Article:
Has a cold front moved into metro Denver’s scorching hot real estate market?
Metro Denver’s housing market has undergone a shift in recent weeks, not unlike a cold front that ends a spell of record heat, and it could provide significant relief to buyers if it continues, according to local real estate agents.
“The market has begun to move over the last two to three weeks and has been very noticeable to most agents within the last seven days,” said Bret Weinstein, founder and CEO of BSW Real Estate in Denver. “There is absolutely a market shift occurring.”
Whereas a popular listing might have attracted more than a hundred showings and 15 to 20 serious offers earlier this year, now even a “great property at an affordable price point” might see 30 to 40 showings and three to four offers, Weinstein said.
Granted, at any point before the pandemic, that would still represent a robust seller’s market. But for buyers tired of putting in offer after offer and losing, any kind of tempering will improve their odds of actually landing a home.
“It still is a very difficult market for buyers — it has been an exhausting market,” said Brady Miller, the CEO of Trelora in Denver. “For the last two weeks, we have been seeing some signs of relief. We aren’t seeing 12 to 15 offers. There are more houses on the market and prices are leveling off.”
The slowdown isn’t just happening in Denver. ShowingTime, which manages the scheduling of showings for more than 1.5 million active listings, noticed a significant drop in showing activity in May compared to April in 28 of the 30 cities it tracks, including Denver.
“Although showing traffic continues at a historic pace, we saw a substantial month-to-month decrease from April’s levels,” Daniil Cherkasskiy, ShowingTime chief analytics officer, said in a release. “As we stated last month, even if demand begins to weaken, we’ll still be far from a buyer’s market since the demand for real estate remains at an unprecedented level.”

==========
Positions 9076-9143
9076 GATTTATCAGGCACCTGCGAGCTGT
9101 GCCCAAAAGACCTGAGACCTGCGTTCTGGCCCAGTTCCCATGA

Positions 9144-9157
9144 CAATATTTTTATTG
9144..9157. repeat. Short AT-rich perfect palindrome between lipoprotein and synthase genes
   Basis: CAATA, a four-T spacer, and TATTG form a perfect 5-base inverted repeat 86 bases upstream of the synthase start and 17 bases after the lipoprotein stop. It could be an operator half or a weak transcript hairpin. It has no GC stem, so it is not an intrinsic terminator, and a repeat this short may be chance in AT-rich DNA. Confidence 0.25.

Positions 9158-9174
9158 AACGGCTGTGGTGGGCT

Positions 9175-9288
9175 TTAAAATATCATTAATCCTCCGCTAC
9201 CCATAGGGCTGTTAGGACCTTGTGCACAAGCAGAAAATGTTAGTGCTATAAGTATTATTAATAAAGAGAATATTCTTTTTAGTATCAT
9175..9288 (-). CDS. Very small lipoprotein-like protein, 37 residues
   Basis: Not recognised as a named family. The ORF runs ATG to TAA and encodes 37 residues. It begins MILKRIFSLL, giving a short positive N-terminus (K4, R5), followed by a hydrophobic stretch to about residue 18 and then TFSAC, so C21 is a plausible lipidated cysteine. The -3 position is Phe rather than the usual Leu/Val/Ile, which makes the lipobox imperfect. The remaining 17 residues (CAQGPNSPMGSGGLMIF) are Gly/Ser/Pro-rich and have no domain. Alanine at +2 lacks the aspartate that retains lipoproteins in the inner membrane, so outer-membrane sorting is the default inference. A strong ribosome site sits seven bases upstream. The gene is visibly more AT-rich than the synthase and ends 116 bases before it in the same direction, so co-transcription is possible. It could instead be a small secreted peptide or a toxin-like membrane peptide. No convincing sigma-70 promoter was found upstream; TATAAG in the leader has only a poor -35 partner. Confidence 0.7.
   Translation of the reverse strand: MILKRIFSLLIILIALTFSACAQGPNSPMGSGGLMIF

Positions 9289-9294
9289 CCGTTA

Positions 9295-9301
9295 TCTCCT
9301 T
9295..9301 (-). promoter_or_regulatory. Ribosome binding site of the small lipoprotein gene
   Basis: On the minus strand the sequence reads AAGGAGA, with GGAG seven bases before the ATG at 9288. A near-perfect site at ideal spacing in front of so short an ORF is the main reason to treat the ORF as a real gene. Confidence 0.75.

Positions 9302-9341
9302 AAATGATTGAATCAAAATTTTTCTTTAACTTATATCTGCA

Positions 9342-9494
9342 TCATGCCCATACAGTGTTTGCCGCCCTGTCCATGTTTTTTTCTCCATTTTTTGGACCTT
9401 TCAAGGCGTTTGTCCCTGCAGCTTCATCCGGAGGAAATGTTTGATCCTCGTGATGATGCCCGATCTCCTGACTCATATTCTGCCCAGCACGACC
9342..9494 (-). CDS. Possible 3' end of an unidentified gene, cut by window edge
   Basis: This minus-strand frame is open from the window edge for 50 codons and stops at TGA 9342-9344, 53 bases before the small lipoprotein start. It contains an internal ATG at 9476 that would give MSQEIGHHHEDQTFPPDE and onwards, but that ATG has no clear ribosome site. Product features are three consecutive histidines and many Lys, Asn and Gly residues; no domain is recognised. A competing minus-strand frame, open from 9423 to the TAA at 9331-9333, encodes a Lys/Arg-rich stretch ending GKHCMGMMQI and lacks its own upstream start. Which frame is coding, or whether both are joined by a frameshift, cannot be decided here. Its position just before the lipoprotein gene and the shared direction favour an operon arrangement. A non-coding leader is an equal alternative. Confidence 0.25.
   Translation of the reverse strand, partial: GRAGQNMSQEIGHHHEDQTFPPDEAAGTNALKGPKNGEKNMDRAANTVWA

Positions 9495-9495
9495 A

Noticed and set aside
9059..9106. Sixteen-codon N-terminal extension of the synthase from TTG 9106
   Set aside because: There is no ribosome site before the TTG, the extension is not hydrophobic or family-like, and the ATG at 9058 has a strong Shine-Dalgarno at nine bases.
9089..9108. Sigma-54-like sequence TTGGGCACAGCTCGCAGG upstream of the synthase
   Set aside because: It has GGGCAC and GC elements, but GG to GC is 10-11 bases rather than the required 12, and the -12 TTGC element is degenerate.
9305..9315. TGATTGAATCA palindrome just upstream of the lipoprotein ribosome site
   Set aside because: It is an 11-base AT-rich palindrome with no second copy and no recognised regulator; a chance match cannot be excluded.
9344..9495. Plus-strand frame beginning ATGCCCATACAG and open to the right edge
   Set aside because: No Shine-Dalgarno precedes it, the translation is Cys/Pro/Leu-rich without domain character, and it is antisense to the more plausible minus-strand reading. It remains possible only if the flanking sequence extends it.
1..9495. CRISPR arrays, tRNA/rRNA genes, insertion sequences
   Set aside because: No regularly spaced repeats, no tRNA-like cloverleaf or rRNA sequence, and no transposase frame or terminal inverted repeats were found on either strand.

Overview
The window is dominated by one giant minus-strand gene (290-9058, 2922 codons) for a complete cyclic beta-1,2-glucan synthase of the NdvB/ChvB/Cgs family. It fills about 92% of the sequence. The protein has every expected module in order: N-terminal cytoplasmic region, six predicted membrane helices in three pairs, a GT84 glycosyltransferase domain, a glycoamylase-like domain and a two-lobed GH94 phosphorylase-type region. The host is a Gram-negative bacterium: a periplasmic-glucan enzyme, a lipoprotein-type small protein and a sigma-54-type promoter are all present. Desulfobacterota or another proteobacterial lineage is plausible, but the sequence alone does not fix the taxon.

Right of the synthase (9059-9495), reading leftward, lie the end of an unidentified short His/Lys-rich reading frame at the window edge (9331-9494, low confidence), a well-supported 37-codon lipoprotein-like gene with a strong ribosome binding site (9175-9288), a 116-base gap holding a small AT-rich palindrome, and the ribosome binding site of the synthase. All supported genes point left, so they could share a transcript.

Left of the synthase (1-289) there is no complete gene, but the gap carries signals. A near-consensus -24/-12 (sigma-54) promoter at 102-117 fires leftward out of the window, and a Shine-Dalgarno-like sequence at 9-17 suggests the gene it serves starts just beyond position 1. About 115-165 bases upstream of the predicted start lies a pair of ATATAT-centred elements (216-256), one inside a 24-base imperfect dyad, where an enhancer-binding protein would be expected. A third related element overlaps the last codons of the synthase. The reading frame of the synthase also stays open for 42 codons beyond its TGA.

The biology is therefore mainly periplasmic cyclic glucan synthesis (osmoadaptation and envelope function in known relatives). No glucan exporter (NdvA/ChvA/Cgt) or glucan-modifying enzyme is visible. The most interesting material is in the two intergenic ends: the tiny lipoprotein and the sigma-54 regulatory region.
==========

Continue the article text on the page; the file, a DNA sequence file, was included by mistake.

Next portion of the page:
Weekly showings in Colorado, which has been increasing at a 50% plus clip in April compared to the first week of January, almost went flat in late May. They rebounded in June, but the rate of increase is only running around 20%, a fraction of the typical increase June has in showings over January, according to ShowingTime.
Besides having an easier time getting a slot for a showing, buyers should also start noticing a wider selection of homes to choose from and the ability to look at a property more than once before deciding whether to put in an offer. And they will have less competition when it comes to making an offer.
“In the last two weeks we saw 3,600 new homes go on the market, which is the biggest supply increase since the pandemic,” Miller said.
But he concedes the number of new listings hasn’t been the issue the past year as much as the absorption rate or the share of listings that get claimed. This year, through the end of April, 95% of new listings were getting absorbed, which Miller said is “outrageously high” compared to a more normal absorption rate of 60% to 70%.
The absorption rate dropped to 84% in May and is tracking closer to 74% in June, which Miller called much more reasonable.
Weinstein said the larger market seems unaware of the shift that has taken place, given that the three offers a home might average are as strong as the 15 to 20 generated earlier this year. Spooked buyers, out of habit or desperation, continue to unnecessarily bid up home prices against phantom competitors.